fluorescent

ionized_gwApril 4, 2011

I have lots of T12 fluorescent fixtures in my garage and a few more in the house. Some are 4' and some are 8'. I have single, double and 4-tube fixtures. (nope, none with 3 :-) ) Some are bi-pin and some are one-pin on each end. (I think the former owner, an electrician, installed salvaged equipment.) Some of them don't seem to work. How do I trouble-shoot them when they don't light? Can a bad ballast take out lamps Prematurely? Do I bother trouble-shooting them or when they stop working, should I just install T8 ballasts and bulbs? OTOH, should I install a whole new fixture?

I hope to get some experienced points of view.

Thank you for reporting this comment. Undo
randy427

The first thing I do is clean the contacts on the tubes and sockets. A good connection can give new life to the fixture whereas a bad one puts resistance in the circuit that the ballast may not be able to overcome.
If a tube is darkened at the ends, it's probably time to be replaced, but I'll check them in a known-good fixture.
A weak connection or weak ballast can result in the tube flickering for an extended time before lighting, if it lights at all, shortening the tube's life.
Replacing the ballast, or the whole fixture, would be next.

    Bookmark   April 5, 2011 at 11:40AM
Thank you for reporting this comment. Undo
ionized_gw

Thanks, What I want to avoid is the replacing bulbs and burning them out because there is another fault. Do I just have to replace the bulbs, put a date on them and let them fail before I move on to looking for another problem if they go out too fast?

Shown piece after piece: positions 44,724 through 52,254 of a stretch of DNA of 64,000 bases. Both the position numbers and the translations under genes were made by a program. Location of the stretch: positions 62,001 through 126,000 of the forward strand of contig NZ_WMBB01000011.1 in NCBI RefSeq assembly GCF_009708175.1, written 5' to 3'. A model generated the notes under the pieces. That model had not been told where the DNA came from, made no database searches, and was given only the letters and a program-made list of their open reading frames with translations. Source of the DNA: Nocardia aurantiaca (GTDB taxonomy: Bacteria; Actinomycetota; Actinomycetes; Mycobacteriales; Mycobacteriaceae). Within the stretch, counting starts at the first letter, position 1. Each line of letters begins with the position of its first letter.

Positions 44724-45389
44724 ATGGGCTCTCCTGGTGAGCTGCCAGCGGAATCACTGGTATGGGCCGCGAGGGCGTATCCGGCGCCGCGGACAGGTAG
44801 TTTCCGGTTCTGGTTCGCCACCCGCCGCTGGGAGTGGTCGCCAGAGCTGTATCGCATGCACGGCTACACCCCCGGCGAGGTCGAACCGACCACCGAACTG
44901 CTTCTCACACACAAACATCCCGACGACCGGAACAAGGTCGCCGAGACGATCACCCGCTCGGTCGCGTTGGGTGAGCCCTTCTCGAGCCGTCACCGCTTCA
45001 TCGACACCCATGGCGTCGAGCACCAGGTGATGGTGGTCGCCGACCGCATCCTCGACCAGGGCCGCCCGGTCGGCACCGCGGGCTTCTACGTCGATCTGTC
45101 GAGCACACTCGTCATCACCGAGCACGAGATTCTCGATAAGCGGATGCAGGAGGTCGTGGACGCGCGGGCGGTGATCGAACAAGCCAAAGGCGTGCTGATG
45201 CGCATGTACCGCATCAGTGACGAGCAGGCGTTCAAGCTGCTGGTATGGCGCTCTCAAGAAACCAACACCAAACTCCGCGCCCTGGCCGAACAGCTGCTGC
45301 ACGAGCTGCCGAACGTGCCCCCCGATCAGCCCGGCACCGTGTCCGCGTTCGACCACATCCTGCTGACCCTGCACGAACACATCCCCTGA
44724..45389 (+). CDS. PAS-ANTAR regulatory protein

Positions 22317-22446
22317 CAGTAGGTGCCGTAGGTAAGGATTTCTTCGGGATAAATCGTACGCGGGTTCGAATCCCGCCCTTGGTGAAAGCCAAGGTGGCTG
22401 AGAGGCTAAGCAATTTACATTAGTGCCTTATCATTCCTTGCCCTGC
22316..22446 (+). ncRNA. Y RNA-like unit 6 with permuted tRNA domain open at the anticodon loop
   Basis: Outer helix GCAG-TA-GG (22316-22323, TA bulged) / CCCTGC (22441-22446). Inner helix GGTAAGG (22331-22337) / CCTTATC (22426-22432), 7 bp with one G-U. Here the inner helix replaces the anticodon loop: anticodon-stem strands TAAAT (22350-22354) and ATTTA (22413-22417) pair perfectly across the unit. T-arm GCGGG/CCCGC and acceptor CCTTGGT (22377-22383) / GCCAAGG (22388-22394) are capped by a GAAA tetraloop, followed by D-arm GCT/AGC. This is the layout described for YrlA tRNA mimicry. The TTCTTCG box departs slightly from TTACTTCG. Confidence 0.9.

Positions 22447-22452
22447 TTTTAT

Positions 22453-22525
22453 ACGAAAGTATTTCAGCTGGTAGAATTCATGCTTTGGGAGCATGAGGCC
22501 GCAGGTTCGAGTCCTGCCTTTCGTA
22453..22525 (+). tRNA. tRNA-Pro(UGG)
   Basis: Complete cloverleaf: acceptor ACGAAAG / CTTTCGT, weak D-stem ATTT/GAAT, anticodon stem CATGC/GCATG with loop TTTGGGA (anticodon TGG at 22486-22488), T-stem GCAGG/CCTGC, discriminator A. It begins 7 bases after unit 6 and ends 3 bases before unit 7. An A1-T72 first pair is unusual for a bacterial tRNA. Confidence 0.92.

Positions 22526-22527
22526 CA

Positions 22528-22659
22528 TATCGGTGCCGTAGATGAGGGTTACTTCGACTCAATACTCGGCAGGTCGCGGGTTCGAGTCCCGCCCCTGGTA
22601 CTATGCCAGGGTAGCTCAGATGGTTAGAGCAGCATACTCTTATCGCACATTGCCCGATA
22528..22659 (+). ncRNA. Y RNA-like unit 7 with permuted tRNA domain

You make me think some more about it. The garage would be considered to be a damp environment. When it is humid, I get a lot of slow or no start. Cleaning the contacts on all of them would probably be a very good idea. Since the space is constricted, does anyone have ideas about how to get into the contacts? Should I just scrape them with a toothpick or something like that?

I have a lot of these in the garage in South Luisiana so it is humid. I could probably grow a good crop of something, ah, maybe herbs, in there.

    Bookmark   April 5, 2011 at 1:24PM
Thank you for reporting this comment. Undo
DavidR

Modern electronic ballasts are vastly improved over the old ones. Modern fluorescent lamps give more light per watt and it's better light.

So, I just don't mess with the old stuff any more. I rip it all out and put in new instant start ballasts and new lamps. If I'm feeling extra ambitious that day, I also wipe down and scuff the fixture cover, then hose on a quick coat or two of fresh white heat resistant spray paint.

    Bookmark   April 6, 2011 at 12:18AM
Thank you for reporting this comment. Undo
ionized_gw

Thanks, I have started to come to the same conclusion after starting to read this:

http://www.cleanaircounts.org/resource%20package/A%20Book/EE%20Lighting/manual/technolo.pdf

I think that my strategy will be to go give all the contacts a cleaning. Is dielectric grease a good idea after cleaning? Then I will move over to T8 as things break. I started dating the tubes a while ago. I guess that if they get black prematurely, I will assume that a new ballast is needed and upgrade the existing luminaire to T8.

    Bookmark   April 6, 2011 at 12:19PM
Sign Up to comment
More Discussions
Insulation in electrical box
While in my attic the other day I saw an open electrical...
sgilliatt
Looking for Ideas For Lighting at base of 300' long driveway
Sorry for the "picture through the screen"...
dixieman
Does a refrigerator need to be on a separate circuit?
Does a refrigerator need to be on a separate circuit?...
rontero
Reuse electrical panel
I replaced a 24 circuit Square D panel with a new 40...
zver11
How to get garage freezer to work in cold weather
I have a 7-year-old GE refrigerator/freezer in my unheated,...
amyf5
People viewed this after searching for:
© 2015 Houzz Inc. Houzz® The new way to design your home™